Jagmeet Singh Addresses CAQ, Climate in Town Hall

Federal NDP Leader Answers Questions from Montreal Voters in Question and Answer Period

Jagmeet Singh took the time to answer voter questions in a town hall at St. Jax church in Montreal on Sept. 5.  Photo Erika Morris

As the federal election draws closer, the NDP seeks to make inroads in Quebec to try and recover some of the support it lost in 2015 under Thomas Mulcair.

On Sept. 5, Jagmeet Singh came to the St. Jax church in Montreal to answer questions from voters. The candidate stood in the middle of the room, surrounded by voters hoping to get answers to their questions.

The audience raised concerns about issues ranging from human rights in Canada, how Singh wants to work with Quebec’s provincial government in light of new secularism laws and his Sikh identity, to how the party plans to address the climate crisis.

The issue that most seemed to be on the minds of voters was the latter and a large period of the question period was spent tackling the NDP’s climate policies.

The NDP announced their “New Deal” platform in June, which included a substantial section on how they planned to tackle the climate crisis. It calls for—among other things—creating an “independent climate accountability office” to conduct regular audits of the governments’ progress, facilitating the expansion of public transit, and reaching net-zero carbon emissions by 2050—a target in line with recommendations made by the Intergovernmental Panel on Climate Change.

“We can’t leave anyone behind. In our plan, we’re proposing a way to make sure workers […] and communities aren’t left behind. We need to move with urgency and boldness to end our emissions, there’s no question about it,” said Singh.

During the question period, one voter holding a tote bag branded with climate activism organization, Extinction Rebellion, logo told the party leader she was pleased the NDP was the first party to call for the declaration of a climate emergency, but that “actual action” was needed. She asked whether Singh would be willing to set bolder targets than the party’s climate plan suggests.

One target is to reach emission neutrality by 2050, which the voter suggested was based on the assumption that it’s possible to remove carbon from the atmosphere with “technologies that don’t actually exist yet.” She went on to say that she doesn’t want herself and her daughter to be forced to live “in an inferno.”

Issues tackled during the discussion included the NDP’s climate policies and the CAQ. Photo Erika Morris
This sentiment was shared by some voters in the audience. Jason Delierre, a Montreal yoga instructor, said that as someone who considers climate change to be his most important issue, he would like to see Singh’s NDP adopt bolder targets.

“We’re not anywhere close to meeting the Paris Climate Agreement,’‘ he said, suggesting that it may be better to make targets as bold as possible even if they may not be met.

Singh responded that he would base any potential adjustment to the NDP’s emissions targets based on scientific evidence.

“If there’s clear evidence of a way to move forward, I’m always going to be willing to adapt my plan to adjust to that science,” he said.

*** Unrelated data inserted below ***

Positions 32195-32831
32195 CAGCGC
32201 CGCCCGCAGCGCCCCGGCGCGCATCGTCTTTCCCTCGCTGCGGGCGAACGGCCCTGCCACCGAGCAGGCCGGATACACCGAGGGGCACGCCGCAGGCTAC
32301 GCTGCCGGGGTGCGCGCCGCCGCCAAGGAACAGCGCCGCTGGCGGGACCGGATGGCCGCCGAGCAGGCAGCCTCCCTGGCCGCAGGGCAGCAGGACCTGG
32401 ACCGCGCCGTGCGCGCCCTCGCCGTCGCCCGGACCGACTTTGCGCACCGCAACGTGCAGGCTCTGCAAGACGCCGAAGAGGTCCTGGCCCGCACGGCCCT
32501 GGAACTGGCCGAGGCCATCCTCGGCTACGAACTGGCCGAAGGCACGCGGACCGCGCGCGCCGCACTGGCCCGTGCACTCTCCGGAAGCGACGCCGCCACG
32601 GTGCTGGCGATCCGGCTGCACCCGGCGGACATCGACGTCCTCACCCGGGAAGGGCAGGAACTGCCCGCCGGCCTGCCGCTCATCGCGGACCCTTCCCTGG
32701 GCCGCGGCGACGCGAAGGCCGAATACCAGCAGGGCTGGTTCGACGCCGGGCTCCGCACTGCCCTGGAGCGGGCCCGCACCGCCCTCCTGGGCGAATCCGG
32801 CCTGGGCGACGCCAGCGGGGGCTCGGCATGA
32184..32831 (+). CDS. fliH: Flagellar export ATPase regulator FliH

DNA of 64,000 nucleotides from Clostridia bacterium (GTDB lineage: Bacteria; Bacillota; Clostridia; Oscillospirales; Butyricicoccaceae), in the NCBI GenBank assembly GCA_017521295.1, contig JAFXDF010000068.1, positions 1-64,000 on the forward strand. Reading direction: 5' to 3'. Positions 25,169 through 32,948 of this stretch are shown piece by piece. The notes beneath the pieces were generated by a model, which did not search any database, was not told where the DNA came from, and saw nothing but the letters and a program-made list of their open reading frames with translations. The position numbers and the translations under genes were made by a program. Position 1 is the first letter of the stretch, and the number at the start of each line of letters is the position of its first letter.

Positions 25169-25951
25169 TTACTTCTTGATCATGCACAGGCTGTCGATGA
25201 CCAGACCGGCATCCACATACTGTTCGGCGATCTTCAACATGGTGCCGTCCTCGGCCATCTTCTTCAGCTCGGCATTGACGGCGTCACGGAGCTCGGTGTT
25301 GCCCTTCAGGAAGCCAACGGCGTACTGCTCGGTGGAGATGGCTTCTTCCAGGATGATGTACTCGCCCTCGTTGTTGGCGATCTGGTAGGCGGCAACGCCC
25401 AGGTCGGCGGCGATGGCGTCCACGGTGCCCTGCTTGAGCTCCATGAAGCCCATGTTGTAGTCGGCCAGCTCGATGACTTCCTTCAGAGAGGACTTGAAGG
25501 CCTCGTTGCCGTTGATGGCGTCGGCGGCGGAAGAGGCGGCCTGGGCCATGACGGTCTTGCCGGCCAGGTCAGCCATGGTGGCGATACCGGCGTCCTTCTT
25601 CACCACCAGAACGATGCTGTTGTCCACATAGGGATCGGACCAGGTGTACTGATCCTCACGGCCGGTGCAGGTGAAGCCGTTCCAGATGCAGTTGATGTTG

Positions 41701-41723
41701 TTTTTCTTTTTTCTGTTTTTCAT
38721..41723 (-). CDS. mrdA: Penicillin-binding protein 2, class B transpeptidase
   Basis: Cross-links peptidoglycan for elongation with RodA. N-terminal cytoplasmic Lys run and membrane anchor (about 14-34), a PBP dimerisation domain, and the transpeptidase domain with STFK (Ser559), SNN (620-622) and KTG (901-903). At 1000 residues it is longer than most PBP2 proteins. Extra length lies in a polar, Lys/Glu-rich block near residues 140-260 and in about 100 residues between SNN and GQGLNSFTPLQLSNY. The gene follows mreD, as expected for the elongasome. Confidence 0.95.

The Coalition Avenir Québec (CAQ) defeated the Liberals in 2018 to become the governing party of Quebec. Since then, they have passed a number of fairly controversial laws, including reducing immigration to the province by 20 per cent and banning the wearing of religious symbols by “government employees in positions of authority.”

One voter asked how an NDP government would find avenues for cooperation with the CAQ, given this context. Singh replied that NDP policy on immigration may have some overlap with the CAQ, but that we would have to wait until the party releases its official stance on the matter.

He stressed, however, that NDP’s immigration stance would respect the “humanity and dignity” of immigrants.

The party recently released a campaign ad targeting Quebec in which the new federal leader addresses his Sikh identity—which some say could harm his chances in the province—and navigate the province’s recently implemented religious symbols ban.

When asked about his identity by a voter, Singh explained that his religion encourages him to be open-minded and empathetic towards the grievances of others.

“When facing one with a different belief, even if it is one that I oppose, it’s my responsibility as a Sikh to protect their right to hold that different opinion,” he said.

While some believe that Singh’s cultural and religious identity could clash with voters in Quebec, others believe that it could actually provide an avenue for mutual understanding. Sujata Dey, a voter in the audience, claimed to hold human rights and the rise of right-wing populism as issues of great importance.

She said that she believed Singh’s identity as a minority could mesh very well with Quebec voters who, she said, also consider themselves to be minorities in the greater Canadian context.

Voters left the town hall with a better idea of what to expect from the party leader. The candidate gave off an approachable persona, delivering a round of high fives to audience members sitting front row, with a bright smile stretching from ear to ear.

But, because the town hall lasted under an hour and a half, few questions were heard and answers were deemed too vague by some. Voters can expect to hear more on the party’s platform when the leaders of the NDP, Liberal, Conservative, and Green parties hold debates over the next month.